An Extensive Conspiracy Unearthed With
55 t aksaw, February 15. —The police
here claim to have discovered an exten
sive conspiracy, the object of which
was to secure the freedom of Poland.
The conspirators are said to include
nihilists, as well as persons not usually
found affiliating with members of that
sect. A large number of arrests have
been made. Among those taken in
custody are. the entire editorial staff
of two journals published here and
many Catholic priests. The stipend of
Bishop Kulinski has been suspended.
The conspiracy is said to have extended
to many' other places in Poland. At
Kielce a police visit was made to the
seminary and college there, which re
sulted in the seizure of a large number
of pamphlets calling upon the youth of
Poland to rise and free their country
of Russian oppression.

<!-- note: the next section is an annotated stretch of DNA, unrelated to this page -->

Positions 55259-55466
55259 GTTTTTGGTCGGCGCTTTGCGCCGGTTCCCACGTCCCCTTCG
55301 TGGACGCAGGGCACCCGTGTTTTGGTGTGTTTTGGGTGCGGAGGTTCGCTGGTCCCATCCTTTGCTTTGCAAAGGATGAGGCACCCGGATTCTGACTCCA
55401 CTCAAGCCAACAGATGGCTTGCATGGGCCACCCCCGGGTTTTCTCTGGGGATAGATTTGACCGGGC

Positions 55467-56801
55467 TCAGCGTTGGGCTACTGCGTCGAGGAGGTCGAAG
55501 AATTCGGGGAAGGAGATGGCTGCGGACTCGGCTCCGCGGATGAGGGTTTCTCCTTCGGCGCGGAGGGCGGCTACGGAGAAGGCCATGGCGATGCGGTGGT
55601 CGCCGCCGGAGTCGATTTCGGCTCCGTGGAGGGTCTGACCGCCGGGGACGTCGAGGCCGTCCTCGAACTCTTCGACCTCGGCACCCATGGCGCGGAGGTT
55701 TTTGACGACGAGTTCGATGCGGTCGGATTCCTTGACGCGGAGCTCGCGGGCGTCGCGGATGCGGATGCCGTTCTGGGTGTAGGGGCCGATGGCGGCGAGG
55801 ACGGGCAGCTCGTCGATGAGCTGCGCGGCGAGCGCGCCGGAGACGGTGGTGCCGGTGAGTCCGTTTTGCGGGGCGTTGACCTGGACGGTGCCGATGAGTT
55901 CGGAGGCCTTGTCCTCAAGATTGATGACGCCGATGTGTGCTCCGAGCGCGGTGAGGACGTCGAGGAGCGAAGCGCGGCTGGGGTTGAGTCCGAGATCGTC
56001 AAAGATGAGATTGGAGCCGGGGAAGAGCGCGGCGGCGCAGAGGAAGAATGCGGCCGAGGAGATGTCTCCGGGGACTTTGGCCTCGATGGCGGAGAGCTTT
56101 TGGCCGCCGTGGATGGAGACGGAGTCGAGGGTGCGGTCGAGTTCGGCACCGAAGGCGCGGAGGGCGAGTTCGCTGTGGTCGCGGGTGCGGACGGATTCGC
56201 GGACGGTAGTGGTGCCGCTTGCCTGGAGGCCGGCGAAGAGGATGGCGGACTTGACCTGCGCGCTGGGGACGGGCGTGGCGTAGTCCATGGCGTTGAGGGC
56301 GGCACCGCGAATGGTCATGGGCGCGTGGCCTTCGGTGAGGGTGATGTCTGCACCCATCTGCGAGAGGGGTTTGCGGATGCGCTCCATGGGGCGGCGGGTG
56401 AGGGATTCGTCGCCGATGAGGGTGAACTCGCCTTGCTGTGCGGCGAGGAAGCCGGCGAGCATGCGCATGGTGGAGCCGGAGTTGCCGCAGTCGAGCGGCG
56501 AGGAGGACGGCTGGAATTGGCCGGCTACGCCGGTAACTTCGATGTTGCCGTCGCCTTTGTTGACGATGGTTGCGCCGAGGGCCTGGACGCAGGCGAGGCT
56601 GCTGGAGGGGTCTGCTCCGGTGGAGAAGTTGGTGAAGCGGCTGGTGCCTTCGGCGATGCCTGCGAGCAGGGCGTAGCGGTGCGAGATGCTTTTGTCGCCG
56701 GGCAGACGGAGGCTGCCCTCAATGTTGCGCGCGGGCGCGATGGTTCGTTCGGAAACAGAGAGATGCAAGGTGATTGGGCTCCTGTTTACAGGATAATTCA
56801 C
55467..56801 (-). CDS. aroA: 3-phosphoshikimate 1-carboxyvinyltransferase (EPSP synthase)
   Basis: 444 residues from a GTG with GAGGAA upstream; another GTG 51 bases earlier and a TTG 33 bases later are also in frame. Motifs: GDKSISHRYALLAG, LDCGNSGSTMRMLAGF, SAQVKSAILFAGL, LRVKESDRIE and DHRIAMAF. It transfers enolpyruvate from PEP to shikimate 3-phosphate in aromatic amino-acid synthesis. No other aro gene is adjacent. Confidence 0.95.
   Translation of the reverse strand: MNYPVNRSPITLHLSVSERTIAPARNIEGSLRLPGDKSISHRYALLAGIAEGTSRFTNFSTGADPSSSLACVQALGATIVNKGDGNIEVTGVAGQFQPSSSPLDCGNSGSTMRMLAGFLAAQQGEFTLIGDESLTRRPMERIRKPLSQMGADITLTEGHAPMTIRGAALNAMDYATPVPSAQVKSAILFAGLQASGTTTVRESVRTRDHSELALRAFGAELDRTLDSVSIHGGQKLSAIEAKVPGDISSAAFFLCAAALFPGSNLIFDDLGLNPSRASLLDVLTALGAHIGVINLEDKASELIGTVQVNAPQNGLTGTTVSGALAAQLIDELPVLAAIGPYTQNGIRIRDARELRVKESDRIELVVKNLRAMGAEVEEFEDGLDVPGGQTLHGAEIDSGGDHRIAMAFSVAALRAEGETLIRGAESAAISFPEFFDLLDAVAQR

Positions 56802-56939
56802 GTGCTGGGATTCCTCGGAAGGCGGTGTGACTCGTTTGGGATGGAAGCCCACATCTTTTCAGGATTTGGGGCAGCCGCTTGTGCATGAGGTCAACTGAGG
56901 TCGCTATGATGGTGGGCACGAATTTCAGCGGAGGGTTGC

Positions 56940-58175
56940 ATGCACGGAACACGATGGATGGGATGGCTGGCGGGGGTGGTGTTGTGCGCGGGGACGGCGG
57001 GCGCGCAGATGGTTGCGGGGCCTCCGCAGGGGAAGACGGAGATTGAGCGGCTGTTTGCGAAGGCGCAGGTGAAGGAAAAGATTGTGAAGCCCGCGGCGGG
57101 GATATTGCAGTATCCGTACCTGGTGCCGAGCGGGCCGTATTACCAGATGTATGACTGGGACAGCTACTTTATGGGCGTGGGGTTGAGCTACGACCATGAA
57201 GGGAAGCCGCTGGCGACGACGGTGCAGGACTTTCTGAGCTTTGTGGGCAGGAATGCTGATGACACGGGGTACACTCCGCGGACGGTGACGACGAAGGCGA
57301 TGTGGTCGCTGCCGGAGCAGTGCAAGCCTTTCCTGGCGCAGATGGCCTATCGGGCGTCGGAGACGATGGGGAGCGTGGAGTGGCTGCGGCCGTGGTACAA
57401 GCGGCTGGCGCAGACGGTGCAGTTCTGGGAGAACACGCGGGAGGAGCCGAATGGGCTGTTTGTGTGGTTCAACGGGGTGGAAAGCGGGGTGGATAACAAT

HAS BUT ONE REGRET.
Foster Says He Cares Not for His Own
Opelika, February 15. —R. Y. Foster,
who murdered Mr. H. Clay Hudson and
a negro near West Point, several weeks
ago, is safe in jail at LaFayette. Fos
ter denies emphatically that he is
crazy, and says he knows now what he
is doing and was in full possession of
his senses when he deliberately shot to
death Mr. Hudson and the innocent
negro, against whom he had not the
Foster, to say the least, acts very
queer. so far as his life is con
cerned he does not care, but regrets his
unfortunate position on account of his
The Lottery Must Go.
Washington, February 15. Post
office Inspector Dice, who was in
structed by the postmaster general to
investigate the operations of the Hon
duras National Lottery company in its
relations with the postal service, in a
report to the department says that the
lottery company at Port Tampa has
erected and occupied a large two-story
brick building estimated to have cost,
with the printery outfit, about 850,000.
The foreign name by which the lottery
is designated, he says, is a mere subter
fuge. Postmaster General Bissell is in
earnest in his efforts to break up the
lottery company, and, in addition to